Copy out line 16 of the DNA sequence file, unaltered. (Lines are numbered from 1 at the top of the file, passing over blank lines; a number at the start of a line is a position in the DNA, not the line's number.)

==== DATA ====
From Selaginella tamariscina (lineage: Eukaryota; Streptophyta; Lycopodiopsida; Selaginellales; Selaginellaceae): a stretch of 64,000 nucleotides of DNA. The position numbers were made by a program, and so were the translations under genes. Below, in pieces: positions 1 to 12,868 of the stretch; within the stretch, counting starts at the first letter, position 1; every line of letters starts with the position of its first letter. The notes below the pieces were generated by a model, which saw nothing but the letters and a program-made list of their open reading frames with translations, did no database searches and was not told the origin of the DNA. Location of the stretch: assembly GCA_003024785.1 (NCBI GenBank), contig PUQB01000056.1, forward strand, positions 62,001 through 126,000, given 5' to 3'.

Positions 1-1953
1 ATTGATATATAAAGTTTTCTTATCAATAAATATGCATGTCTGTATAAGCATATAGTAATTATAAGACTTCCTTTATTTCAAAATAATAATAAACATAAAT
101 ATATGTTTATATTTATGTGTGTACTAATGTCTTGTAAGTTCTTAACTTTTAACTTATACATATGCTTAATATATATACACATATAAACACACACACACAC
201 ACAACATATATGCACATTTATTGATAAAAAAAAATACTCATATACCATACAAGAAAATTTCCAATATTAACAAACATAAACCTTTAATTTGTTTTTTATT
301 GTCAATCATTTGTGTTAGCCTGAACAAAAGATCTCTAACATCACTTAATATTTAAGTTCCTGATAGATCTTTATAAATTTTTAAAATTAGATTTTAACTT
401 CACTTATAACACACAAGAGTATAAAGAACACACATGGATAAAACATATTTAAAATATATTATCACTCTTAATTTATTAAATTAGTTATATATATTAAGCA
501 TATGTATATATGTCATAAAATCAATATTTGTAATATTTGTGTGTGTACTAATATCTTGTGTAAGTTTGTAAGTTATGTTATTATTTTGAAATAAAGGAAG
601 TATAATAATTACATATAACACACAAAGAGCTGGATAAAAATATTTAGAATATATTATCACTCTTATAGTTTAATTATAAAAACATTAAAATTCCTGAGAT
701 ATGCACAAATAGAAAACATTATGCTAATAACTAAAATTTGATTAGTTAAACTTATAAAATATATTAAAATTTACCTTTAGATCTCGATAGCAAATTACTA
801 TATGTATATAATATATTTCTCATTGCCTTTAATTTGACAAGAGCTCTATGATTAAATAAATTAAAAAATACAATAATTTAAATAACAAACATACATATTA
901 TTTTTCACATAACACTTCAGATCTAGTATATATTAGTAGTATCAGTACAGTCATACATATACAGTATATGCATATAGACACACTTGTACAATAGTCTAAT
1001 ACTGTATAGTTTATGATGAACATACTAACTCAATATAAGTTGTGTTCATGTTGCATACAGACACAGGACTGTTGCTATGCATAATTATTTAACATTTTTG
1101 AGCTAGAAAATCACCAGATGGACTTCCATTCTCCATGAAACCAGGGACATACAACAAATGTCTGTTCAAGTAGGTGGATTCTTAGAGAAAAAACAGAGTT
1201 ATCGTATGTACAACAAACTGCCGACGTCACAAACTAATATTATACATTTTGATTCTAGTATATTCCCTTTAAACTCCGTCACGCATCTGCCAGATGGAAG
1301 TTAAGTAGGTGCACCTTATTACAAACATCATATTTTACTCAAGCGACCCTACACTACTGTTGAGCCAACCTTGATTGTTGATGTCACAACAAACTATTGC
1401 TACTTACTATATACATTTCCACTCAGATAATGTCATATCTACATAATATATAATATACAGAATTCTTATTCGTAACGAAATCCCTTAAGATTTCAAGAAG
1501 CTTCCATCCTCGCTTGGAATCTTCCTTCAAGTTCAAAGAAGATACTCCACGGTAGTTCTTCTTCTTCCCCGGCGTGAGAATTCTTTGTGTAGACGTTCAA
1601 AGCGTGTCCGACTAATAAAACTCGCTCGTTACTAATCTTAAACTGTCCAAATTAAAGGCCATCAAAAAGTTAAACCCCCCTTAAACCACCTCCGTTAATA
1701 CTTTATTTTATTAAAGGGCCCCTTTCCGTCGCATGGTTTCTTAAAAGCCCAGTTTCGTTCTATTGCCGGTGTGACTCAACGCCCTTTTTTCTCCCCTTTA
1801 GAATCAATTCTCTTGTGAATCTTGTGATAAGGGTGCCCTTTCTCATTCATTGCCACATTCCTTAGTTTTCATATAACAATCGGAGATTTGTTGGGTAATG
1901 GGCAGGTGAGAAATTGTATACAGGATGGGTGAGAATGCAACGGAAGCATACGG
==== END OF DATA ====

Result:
1301 TTAAGTAGGTGCACCTTATTACAAACATCATATTTTACTCAAGCGACCCTACACTACTGTTGAGCCAACCTTGATTGTTGATGTCACAACAAACTATTGC